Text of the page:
How to Prepare Your Tampa Swimming Pool for a Hurricane

Right now residents along the gulf coast of Texas are preparing for Hurricane Harvey to make landfall.  So, we thought it would be good to go over some tips on how to prepare Tampa swimming pools for the next hurricane.
1) Secure fixed equipment. For equipment that is bolted down, make sure all the bolts are tight and everything is secure.  This includes things like the pool pump, filter, ladder, diving board, slide and/or heating unit.
2) Bring inside anything that's not bolted down. Anything that is not secure can become a dangerous projectile during a hurricane. Poles, brushes, pool vacuums, chemicals, chairs, tables, toys, basketball hoops, free-standing grills, etc should be brought inside. Even a sturdy outdoor cabinet can get blown over in 75+ mile per hour winds, so bring that in too.  
3) Clean the french drain. Most in-ground pools have a french drain built into the deck between the pool and the house, which allows water to flow out to the sides of the pool deck rather towards the house. Hurricanes can dump a lot of rain very quickly on your pool and deck. If your french drain has leaves and dirt in it, water won't be able to drain quickly and you could end up flooding your deck area possibly even leaking into your house.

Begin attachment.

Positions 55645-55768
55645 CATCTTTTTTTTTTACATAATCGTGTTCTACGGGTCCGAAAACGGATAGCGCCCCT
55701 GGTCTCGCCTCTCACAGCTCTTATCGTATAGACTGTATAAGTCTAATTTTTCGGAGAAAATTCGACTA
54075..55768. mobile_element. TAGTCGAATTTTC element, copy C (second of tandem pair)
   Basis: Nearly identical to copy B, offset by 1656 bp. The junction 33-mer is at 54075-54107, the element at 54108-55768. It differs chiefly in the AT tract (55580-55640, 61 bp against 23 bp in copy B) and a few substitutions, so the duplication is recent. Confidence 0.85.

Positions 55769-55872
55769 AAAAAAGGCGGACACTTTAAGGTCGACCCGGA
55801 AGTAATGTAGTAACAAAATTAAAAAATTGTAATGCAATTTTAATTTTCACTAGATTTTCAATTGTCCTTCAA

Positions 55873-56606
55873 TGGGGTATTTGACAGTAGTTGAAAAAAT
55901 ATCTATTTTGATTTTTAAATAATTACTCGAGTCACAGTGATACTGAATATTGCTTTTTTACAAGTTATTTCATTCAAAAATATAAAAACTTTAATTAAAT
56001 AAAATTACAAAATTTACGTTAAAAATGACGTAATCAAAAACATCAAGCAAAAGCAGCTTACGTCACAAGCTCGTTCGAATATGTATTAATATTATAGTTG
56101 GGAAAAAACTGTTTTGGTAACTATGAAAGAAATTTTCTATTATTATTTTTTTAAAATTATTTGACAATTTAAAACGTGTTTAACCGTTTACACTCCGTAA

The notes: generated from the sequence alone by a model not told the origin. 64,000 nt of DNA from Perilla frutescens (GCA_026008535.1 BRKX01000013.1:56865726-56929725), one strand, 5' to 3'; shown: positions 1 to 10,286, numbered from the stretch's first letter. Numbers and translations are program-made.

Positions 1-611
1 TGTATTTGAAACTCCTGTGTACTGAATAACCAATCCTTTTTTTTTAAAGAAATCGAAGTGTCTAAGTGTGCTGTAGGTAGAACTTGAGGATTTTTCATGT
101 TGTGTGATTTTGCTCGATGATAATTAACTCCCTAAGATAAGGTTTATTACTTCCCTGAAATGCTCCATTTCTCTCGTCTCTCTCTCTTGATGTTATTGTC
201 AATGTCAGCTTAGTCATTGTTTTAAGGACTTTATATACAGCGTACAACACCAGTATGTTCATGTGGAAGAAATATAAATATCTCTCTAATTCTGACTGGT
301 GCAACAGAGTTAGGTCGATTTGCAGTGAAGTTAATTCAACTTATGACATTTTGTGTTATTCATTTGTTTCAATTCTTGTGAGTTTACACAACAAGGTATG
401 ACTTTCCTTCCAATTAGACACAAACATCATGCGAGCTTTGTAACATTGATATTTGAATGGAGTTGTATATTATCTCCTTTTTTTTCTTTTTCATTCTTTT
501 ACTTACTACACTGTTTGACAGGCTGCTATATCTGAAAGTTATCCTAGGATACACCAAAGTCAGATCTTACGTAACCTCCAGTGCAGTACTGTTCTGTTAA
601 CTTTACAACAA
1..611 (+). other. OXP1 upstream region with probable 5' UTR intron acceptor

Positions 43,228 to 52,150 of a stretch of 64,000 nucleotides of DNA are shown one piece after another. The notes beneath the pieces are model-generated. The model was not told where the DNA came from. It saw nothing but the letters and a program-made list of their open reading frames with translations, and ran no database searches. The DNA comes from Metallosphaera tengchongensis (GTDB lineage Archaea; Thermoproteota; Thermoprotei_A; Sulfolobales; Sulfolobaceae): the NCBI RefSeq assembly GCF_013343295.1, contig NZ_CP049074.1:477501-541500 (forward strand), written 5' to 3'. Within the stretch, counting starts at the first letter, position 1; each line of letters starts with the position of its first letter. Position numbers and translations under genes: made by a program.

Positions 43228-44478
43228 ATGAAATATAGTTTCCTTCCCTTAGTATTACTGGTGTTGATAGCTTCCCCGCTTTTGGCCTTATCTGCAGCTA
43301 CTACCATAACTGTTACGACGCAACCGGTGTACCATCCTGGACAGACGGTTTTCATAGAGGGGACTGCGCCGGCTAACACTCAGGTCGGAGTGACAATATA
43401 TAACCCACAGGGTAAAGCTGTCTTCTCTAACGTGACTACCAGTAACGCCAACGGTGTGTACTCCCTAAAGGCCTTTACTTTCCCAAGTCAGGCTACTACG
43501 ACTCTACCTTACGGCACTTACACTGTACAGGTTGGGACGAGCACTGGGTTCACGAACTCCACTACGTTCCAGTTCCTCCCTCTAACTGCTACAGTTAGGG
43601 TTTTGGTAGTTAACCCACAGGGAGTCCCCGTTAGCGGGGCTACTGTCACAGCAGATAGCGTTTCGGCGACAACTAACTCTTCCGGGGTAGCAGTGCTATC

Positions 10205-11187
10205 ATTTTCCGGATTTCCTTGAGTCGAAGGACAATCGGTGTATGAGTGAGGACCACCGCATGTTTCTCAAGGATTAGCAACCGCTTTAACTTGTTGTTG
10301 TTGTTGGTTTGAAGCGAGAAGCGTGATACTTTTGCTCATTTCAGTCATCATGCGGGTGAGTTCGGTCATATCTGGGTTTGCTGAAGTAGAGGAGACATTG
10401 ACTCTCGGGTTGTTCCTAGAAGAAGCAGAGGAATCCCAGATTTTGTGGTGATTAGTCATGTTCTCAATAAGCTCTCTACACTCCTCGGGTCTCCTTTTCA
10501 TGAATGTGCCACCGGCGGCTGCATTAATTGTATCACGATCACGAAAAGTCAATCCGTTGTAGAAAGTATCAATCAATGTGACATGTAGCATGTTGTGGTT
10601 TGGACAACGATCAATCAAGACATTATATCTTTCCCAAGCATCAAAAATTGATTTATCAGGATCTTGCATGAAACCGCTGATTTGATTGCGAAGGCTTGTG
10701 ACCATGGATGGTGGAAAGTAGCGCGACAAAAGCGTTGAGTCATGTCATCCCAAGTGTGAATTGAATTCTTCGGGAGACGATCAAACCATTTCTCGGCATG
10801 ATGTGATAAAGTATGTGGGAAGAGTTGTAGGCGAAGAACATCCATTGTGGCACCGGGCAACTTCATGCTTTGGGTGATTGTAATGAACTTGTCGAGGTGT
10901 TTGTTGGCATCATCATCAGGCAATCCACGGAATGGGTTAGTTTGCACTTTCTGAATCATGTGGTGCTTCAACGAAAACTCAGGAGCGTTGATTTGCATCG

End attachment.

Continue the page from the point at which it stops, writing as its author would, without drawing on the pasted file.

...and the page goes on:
4) Clean gutters and downspouts. As long as you're cleaning out the french drain in the deck, you might as well clean the gutters along the edge of your roof and the downspouts. If they are clogged with leaves, sticks, balls or toys (yes, I've seen it), water will overflow and pour onto your pool deck forcing your french drain to handle even more water.  This extra water could be more than your french drain can handle, and could cause water to flood into your home.
5) Trim trees. Pruning trees around your pool, will reduce the chances of branches breaking off and being blown through the screen.  It will also reduce the number of branches and leaves that end up in your gutters potentially clogging them. 
6) Add chlorine. Rain from the hurricane will dilute the chlorine in your pool. You could also end up with a lot of leaves and other debris in your pool. If you use liquid chlorine, pour an extra jug into the pool. If you have a salt chlorine system, increase the chlorine level the day before (since you won't be able to do it after #7...)
7) Turn off the power. Turn off the power for all electrical equipment at the circuit breaker.  This can help to limit short circuits and damage to electrical equipment if lightning strikes your house, covers blow off control panels or debris strikes the equipment. 
No matter what else you do, don't drain the water out of your pool! Heavy rain saturates the ground around an in-ground swimming pool. If you empty the water out of your pool, there's a good chance the ground water will pop the pool right out of the ground.
By taking these steps, you can greatly reduce the chances of damage to your swimming pool and home during a hurricane.
If you have any questions about your pool, or if you're interested in remodeling your pool or building a new pool in the Tampa, Florida area, contact us Grand Vista Pools.

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